An historic heating system
We have recently updated and partially replaced a 125 year old heating system at Old Place, a historic village mansion in Lindfield, West Sussex. The project demanded nine specialist operatives, many man hours, as well as careful design and sensitivity throughout. This is because Old Place is a Grade 2 star listed building with magnificent internal appointments to the highest standards of the Victorian period.
The house was built around 1888 by Charles Eamer Kempe, a world famous Victorian stained glass window designer and manufacturer. In the 1930s, after his death, the house was divided into 6 separate dwellings, the principle reception rooms forming part of the newly designated “East Wing”. Like many old properties however, it is poorly insulated and gets very cold when temperatures plummet.
The original heating system comprised a solid fuel boiler and purpose made heavy steel radiators (fabricated by Kempe in his own workshops), which would most likely have been fired up around September each year and kept going continuously until the temperature rose sufficiently the following Spring. Although altered to gas firing and updated over the decades, much of the original 125 year old heating system remained as originally installed, Miraculously up until the beginning of this year it still worked, albeit intermittently, ineffectively and inefficiently.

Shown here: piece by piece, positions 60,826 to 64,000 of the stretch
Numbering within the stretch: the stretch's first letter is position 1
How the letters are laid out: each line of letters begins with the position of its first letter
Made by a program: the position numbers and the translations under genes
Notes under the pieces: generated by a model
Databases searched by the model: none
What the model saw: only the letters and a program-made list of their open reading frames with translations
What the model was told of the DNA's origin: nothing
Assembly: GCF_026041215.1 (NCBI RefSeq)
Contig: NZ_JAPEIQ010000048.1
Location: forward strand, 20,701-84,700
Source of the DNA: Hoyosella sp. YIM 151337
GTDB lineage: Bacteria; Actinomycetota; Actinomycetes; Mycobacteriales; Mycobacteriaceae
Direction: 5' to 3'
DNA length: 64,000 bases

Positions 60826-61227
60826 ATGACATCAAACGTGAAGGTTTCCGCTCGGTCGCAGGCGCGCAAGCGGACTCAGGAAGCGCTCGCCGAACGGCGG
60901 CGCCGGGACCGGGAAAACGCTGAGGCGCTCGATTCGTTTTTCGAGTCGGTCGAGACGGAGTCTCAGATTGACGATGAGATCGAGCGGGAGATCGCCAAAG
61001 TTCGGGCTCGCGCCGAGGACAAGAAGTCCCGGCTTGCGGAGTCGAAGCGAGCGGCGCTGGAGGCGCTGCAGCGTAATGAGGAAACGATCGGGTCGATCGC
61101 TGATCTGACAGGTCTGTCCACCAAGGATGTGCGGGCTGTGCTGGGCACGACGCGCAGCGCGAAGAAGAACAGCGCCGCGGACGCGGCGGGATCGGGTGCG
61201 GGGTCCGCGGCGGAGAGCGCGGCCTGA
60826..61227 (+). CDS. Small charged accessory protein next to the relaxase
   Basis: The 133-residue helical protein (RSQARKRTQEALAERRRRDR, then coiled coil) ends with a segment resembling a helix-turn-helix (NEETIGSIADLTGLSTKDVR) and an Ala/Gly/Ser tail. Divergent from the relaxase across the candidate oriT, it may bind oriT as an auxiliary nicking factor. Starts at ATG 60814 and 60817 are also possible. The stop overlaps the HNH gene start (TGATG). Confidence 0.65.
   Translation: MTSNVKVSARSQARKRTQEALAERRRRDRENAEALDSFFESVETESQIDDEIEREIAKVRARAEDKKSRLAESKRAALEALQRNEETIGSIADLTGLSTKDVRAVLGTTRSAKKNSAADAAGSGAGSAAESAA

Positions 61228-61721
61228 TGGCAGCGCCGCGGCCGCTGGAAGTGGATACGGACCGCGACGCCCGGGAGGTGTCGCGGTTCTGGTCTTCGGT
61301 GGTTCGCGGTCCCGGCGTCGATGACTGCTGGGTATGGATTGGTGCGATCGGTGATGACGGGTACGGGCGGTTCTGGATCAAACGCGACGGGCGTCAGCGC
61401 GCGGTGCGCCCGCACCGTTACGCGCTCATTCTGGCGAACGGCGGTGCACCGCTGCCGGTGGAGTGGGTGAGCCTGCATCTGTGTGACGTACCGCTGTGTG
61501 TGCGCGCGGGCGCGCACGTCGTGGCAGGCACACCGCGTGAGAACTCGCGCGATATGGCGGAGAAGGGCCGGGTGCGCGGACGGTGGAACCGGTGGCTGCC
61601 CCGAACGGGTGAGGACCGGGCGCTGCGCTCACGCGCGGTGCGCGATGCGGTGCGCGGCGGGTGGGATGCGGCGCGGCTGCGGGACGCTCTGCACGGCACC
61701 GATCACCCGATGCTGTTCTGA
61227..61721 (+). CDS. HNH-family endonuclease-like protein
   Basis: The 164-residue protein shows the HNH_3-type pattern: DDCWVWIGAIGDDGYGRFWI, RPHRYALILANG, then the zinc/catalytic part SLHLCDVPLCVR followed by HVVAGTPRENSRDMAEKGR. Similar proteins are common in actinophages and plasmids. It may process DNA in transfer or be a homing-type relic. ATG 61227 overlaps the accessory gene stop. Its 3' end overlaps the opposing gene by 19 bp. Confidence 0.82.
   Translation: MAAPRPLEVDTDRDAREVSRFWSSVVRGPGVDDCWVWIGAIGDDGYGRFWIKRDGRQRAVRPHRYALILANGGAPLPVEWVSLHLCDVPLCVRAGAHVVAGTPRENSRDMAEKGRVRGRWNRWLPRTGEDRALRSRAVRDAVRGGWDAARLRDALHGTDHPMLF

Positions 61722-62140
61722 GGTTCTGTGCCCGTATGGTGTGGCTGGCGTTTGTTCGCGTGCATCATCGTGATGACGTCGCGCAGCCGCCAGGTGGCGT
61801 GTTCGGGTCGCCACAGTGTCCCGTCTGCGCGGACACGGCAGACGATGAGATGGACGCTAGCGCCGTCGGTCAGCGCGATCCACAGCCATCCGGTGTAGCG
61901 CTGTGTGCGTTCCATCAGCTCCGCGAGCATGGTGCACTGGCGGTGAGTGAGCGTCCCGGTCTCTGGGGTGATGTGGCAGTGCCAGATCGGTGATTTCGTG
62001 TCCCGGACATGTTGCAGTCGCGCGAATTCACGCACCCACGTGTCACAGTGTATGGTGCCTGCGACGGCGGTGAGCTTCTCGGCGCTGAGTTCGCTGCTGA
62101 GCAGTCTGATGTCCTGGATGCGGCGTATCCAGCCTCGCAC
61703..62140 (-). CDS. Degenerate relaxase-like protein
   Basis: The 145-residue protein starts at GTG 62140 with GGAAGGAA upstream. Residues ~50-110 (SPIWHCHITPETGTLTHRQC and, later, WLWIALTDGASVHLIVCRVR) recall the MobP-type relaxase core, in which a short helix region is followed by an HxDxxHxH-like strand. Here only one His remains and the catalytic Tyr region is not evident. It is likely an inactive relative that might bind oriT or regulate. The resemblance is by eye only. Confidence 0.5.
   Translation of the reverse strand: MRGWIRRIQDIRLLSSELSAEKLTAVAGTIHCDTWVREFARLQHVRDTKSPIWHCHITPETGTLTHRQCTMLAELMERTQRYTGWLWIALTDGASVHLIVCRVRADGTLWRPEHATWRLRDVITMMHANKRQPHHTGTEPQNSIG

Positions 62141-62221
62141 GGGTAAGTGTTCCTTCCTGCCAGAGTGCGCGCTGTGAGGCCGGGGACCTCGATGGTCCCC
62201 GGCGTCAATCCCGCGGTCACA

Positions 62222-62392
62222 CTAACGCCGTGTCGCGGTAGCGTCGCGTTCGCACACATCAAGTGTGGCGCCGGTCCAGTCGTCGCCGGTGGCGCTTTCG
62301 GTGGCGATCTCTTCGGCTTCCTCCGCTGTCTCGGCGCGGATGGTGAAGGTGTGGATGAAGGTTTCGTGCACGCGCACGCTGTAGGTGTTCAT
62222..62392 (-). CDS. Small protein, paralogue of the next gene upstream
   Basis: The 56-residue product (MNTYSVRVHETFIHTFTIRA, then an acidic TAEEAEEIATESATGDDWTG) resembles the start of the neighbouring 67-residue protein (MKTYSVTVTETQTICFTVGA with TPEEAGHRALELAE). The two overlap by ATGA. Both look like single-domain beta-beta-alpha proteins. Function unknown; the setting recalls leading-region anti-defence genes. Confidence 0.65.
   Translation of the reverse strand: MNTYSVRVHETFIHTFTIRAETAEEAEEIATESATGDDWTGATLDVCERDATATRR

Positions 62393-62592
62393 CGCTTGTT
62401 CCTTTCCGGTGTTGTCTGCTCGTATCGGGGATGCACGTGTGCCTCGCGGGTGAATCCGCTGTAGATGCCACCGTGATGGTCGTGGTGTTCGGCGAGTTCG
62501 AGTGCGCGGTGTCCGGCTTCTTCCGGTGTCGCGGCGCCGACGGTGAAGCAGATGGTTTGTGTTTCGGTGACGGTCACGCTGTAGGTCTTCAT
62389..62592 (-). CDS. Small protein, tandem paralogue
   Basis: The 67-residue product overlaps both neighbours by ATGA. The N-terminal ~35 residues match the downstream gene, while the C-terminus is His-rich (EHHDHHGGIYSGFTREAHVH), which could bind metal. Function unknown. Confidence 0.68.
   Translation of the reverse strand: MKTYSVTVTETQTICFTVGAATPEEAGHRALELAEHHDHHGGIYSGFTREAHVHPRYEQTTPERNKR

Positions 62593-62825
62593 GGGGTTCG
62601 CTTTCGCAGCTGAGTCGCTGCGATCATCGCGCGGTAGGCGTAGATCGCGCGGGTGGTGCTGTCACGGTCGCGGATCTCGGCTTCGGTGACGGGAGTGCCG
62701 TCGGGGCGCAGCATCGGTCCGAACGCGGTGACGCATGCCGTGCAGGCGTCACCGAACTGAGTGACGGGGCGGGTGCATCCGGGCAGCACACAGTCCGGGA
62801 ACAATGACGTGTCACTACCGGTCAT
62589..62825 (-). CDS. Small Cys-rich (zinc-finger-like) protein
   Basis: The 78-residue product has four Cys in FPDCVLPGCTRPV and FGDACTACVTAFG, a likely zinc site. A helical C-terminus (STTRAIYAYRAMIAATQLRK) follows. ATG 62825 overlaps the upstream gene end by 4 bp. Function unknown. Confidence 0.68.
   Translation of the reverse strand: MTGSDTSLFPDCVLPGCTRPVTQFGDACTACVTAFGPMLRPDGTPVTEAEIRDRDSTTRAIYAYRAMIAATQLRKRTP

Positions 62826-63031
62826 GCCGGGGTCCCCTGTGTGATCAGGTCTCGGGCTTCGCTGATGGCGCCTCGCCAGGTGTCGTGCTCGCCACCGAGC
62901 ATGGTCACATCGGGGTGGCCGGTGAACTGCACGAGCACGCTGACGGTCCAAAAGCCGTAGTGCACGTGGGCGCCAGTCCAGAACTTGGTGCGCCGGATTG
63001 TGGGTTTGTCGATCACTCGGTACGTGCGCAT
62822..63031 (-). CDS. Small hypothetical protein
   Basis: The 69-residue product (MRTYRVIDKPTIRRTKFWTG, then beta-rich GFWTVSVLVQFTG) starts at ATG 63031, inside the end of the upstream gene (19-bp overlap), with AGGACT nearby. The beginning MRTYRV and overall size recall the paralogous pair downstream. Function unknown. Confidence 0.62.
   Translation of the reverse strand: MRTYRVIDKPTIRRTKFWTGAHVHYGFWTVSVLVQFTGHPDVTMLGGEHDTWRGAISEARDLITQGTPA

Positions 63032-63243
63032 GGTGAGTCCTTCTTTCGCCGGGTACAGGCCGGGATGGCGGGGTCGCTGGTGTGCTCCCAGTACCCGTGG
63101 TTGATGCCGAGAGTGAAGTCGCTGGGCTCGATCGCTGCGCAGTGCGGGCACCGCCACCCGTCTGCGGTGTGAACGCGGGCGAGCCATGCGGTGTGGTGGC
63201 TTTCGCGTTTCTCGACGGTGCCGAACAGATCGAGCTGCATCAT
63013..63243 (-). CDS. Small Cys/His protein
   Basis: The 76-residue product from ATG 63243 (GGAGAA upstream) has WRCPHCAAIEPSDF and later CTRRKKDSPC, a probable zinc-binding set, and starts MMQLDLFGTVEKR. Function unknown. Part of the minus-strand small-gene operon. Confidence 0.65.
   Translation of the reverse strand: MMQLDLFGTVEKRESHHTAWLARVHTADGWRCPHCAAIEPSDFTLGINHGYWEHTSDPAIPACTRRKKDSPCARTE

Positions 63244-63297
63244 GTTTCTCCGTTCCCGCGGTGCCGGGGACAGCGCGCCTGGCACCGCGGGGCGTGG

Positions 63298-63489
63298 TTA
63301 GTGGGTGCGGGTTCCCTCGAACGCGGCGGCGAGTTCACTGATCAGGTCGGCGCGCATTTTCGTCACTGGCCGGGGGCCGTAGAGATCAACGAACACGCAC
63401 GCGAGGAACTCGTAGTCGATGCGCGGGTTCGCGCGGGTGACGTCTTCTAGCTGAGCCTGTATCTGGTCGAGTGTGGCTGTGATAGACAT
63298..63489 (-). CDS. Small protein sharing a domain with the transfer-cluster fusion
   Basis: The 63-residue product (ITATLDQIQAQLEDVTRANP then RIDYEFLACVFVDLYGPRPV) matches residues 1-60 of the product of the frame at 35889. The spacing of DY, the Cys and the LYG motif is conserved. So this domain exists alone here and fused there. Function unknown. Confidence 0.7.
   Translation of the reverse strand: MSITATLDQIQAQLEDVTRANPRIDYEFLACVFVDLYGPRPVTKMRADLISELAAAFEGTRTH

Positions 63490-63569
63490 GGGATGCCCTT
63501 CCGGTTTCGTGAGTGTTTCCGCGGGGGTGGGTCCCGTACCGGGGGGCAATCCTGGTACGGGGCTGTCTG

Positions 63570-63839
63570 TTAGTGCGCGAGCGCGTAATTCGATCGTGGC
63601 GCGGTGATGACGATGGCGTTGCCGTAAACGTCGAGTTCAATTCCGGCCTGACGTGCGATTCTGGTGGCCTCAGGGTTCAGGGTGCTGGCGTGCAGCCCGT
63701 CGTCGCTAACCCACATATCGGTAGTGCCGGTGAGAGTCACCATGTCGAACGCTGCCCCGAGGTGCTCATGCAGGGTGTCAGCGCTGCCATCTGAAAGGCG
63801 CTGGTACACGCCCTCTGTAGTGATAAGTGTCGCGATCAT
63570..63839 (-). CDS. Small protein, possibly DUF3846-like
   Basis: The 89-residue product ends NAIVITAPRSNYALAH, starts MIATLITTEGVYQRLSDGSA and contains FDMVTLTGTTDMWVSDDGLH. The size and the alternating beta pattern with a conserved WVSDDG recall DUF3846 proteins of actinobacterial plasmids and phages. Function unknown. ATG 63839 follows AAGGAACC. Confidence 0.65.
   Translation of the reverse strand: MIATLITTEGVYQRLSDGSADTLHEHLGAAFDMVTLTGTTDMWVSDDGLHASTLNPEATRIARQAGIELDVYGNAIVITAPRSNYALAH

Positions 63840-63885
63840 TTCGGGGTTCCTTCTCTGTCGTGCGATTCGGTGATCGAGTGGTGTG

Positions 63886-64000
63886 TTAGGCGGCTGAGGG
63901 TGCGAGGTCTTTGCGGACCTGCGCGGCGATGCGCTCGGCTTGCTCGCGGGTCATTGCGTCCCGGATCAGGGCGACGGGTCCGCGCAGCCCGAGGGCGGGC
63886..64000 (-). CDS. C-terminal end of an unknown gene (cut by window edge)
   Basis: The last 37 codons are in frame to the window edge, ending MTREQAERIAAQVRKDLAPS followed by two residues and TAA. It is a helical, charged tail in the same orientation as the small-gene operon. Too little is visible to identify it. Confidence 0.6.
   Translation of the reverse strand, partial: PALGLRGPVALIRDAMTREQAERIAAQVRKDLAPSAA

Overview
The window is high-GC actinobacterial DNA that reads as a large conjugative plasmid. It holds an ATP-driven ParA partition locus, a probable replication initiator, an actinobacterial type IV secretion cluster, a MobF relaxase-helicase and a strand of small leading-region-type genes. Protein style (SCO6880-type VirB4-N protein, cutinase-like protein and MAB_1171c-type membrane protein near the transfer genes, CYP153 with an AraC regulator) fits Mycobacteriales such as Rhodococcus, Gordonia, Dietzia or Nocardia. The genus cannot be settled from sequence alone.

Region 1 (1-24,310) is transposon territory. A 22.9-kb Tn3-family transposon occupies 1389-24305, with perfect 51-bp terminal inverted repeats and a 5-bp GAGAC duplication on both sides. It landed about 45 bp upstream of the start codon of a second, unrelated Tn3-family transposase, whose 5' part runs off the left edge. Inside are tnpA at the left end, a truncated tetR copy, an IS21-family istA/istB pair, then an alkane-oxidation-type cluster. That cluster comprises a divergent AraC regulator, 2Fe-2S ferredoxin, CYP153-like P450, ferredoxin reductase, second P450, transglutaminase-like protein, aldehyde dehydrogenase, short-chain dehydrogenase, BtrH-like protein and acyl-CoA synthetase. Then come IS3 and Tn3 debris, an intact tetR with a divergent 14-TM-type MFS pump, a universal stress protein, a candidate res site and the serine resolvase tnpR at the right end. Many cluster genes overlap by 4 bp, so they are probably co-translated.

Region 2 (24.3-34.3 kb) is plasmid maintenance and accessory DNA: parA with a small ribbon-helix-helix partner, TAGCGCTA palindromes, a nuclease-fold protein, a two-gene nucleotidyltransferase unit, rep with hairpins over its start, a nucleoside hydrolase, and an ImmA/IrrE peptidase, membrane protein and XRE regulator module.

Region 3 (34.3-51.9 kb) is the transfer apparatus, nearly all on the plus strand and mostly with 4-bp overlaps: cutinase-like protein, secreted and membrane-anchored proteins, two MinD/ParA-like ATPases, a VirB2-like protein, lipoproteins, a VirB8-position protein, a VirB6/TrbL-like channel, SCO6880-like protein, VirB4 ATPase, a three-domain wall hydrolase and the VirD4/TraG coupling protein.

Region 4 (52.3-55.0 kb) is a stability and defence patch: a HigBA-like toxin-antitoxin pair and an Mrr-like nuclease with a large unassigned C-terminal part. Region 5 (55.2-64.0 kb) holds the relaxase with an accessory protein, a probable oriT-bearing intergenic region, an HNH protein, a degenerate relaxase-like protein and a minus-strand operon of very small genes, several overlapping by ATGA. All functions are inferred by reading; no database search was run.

However, in February 2013 the system finally seemed to give up the ghost, leaving much of the house just as cold as it was outside. Lady Hunt, owner of the “East Wing” and widow to the former private secretary of Winston Churchill, diplomat and Mastermind winner (the late Sir David Hunt), lives in the property and is in her eighties. Despite dressing like an Eskimo and filling the property with electric heaters, she realised her health was suffering after a bout of extremely cold weather and contacted John Bellière of BSW Building Services for a solution.
We installed a new condensing boiler and pipework, then replaced many of Kempe’s original radiators with triple panel Stelrad models, which now heat Old Place’s principal rooms.
Clearly, modern heating equipment would look out of place amid the property’s Victorian splendour, so we concealed every inch of pipework underneath the floors or behind cupboards and fitted the new radiators in Kempe’s original built-in wall recesses, using charcoal grey paint to make them invisible behind the wrought iron meshed fronts. A skilled joiner was also used to deal with the hardwood floors, and remove and reinstate ornate oak panelling and built-in furniture without the slightest evidence of any disturbance.
Because the main fireplace in the drawing room is no longer used, it was necessary to add an additional radiator to keep the room warm. We therefore fitted a period look MHS Liberty cast iron column with sculpted sections and coloured bronze to blend with the room décor. A Quinn Tuscany heated towel rail with an Edwardian period look serves the main bathroom.
The new system runs up to 50 per cent more efficiently than the old, is easy to maintain and the radiators are now zoned with separate time and temperature controls for economy of operation. More importantly, it keeps Lady Hunt as warm as toast!
Lady Hunt looked after BSW’s team throughout the installation, making sure the tea urn never ran dry and even organising a splendid lunch in gratitude. “Thanks to BSW I will stay warm and cosy when the weather turns cold again,” she said. “I am very happy.”